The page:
Are there ritual quarters in the Northern Tradition?

One of the questions I have been asked alot in my more than 20 years as a Heathen is if our Northern Tradition also uses ritual quarters.

To answer this question, I’m going to back out a bit to the bigger picture to hopefully explain the connection from what we know of the ancient past, to certain aspects of the evolution of the modern religion and how it is practiced today. When someone goes searching through the vast amounts of ‘lore’ (sagas, skaldic and eddic poetry), as well as accounts written by outside travelers (like the Romans, or various Muslim travelers) to try to reconstruct religious practices, while there are indeed many references to such practices, unfortunately they tend to be rather brief and essentially consist of “they held a ritual”, which in the scheme of things isn’t terribly helpful for those of us today who would like to know exactly how such rituals may have been performed.

One of the few detailed surviving examples for a ritual comes from The Æcer Bót found in the Anglo-Saxon text, Lácunga. Unfortunately, this ritual has been Christianized and focuses on rectifying problems with the land whether it is infertile for some natural reason or if something unwholesome had been done to the land through some form of sorcery. So it’s not terribly useful for most people who are looking for a ritual structure that they can use to honor the Gods.

One of the most thorough descriptions of a ritual, can be found in Heimskringla, as it outlines a specific ritual known as blot. The word blot derives from the Old Norse word for ‘sacrifice’ and indeed refers to animal (and sometimes human) sacrifice. In the modern context many in the Northern Tradition use the term blot to refer to any ritual where items are given in offering specifically to the Gods. There are a few believers who choose to only use the term to refer to an actual animal sacrifice, and for other type of rituals with offerings given specific to the gods (ancestors, etc.) these persons tend to opt to use an alternate term faining instead for these rites sans blood sacrifices.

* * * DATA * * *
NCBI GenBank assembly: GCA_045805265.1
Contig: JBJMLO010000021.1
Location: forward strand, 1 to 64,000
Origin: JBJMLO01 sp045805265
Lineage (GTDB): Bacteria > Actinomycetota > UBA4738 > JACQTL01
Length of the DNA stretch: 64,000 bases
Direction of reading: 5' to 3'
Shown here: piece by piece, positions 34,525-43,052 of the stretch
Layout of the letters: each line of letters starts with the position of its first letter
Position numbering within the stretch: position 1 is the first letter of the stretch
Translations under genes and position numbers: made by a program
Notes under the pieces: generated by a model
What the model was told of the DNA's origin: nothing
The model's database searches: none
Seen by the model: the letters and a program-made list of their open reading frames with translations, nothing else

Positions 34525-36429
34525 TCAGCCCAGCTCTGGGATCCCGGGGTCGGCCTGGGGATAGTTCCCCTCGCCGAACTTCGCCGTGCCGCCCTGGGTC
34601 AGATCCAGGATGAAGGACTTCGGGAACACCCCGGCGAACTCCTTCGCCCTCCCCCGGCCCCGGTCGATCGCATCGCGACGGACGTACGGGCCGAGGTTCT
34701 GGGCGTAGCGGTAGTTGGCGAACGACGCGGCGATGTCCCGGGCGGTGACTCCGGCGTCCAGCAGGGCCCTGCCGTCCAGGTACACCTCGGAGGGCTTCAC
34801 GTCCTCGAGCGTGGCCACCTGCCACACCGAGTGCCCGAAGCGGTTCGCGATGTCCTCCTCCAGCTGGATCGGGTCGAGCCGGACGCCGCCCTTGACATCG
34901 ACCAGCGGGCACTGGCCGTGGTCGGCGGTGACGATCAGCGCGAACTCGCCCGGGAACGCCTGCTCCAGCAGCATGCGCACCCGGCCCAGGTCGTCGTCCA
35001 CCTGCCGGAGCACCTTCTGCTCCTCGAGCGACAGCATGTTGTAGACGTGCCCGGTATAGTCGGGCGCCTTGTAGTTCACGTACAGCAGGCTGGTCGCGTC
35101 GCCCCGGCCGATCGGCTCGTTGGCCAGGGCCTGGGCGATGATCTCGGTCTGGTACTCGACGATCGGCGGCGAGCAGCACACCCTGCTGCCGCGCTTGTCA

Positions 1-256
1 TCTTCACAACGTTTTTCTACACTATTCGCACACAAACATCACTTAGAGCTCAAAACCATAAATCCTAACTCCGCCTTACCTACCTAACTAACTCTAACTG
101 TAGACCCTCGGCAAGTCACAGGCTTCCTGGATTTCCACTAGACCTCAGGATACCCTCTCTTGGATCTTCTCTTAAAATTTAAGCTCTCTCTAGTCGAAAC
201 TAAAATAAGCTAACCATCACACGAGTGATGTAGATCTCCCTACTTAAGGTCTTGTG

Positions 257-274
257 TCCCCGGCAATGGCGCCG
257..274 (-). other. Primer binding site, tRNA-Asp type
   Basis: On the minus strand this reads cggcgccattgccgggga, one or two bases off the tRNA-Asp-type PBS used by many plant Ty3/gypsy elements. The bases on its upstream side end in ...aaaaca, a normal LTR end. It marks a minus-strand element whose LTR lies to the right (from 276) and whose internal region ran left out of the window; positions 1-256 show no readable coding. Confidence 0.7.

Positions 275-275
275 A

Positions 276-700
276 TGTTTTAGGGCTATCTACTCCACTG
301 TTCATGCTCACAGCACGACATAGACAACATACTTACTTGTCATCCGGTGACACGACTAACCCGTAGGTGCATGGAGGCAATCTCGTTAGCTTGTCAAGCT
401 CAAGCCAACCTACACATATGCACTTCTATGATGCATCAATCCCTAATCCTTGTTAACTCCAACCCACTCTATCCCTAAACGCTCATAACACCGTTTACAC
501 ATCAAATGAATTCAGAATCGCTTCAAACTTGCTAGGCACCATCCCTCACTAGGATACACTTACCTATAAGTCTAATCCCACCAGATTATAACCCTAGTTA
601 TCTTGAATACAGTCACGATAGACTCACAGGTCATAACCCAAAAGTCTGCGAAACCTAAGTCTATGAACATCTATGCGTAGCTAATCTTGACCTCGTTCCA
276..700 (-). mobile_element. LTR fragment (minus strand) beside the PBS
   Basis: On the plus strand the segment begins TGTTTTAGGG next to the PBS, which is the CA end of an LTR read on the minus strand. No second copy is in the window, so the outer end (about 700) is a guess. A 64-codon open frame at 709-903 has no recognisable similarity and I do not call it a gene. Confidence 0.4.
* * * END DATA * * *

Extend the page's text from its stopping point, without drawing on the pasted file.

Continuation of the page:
Rituals were usually conducted in sites that were already attributed by ancient believers as being sacred sites, these included sacred groves, temples, and so forth. We don’t see much mention in the lore as to how these sites were specifically consecrated or hallowed, or if they needed to be re-consecrated with every rite.

We do know that depictions of Thor and/or his hammer were used as a means of consecration or blessing as found in Bronze Age rock carvings, Danish and Swedish runestone inscriptions, as well as in the consecration of marriage as seen in Þrymskvida. We also know thanks to Heimskringla’s Saga of Hakon the Good that there’s at least one reference to the sign of the hammer being made (although the context of this particular tale suggests this may not have been a normal occurrence).

Now why do we see SO much evidence of Thor as a consecrator here, and not much with the other Gods? The ancient cultures that worshiped these Gods were primarily oral in nature, and we see that there are transitions in popularity with the Gods both as time passes, but also from one community to another. For whatever reason, at the time of Christian conversion Thor tended to be one of the more popular Gods, and since this was the period of time when we first begin to truly see a written record with these peoples much of our historical written texts are but a ‘snapshot’ of a culture that had existed for thousands of years in varying forms. Some scholars have theorized Thor’s prominence during this period of time may have been because of his function as a defender of Asgard and Midgard in the tales, so that as native Heathens felt their way of life threatened by the encroachment of Christianity they turned to HIM to protect their faith.

Thor’s Battle Against the Jotnar by Martin Eskil Winge

There were many sacred spaces found in groves, mounds, and other wild and natural areas, but sources are vague if special consecration happened in those areas, or if they were inherently sacred to begin with. There were laws in both ancient Norway and Sweden that expressly prohibited the execution of rituals on those perceived areas, but rituals could be performed just outside those perceived areas such as an offering left just outside of the area. So to my thinking that implies some areas were perceived as sacred to begin with and needed no consecration.

Boundaries were created to demarcate areas using everything from stones, ropes,  fences, etc. These boundaries were a visual representation of the  frið-garðar (“peace-enclosures, frith yard”):, where it was understood special cultural rules operated in the boundaries within. There’s also a brief mention in the lore to fire being used to help consecrate.

But do we know of any ancient types of consecration that may have referenced the cardinal directions?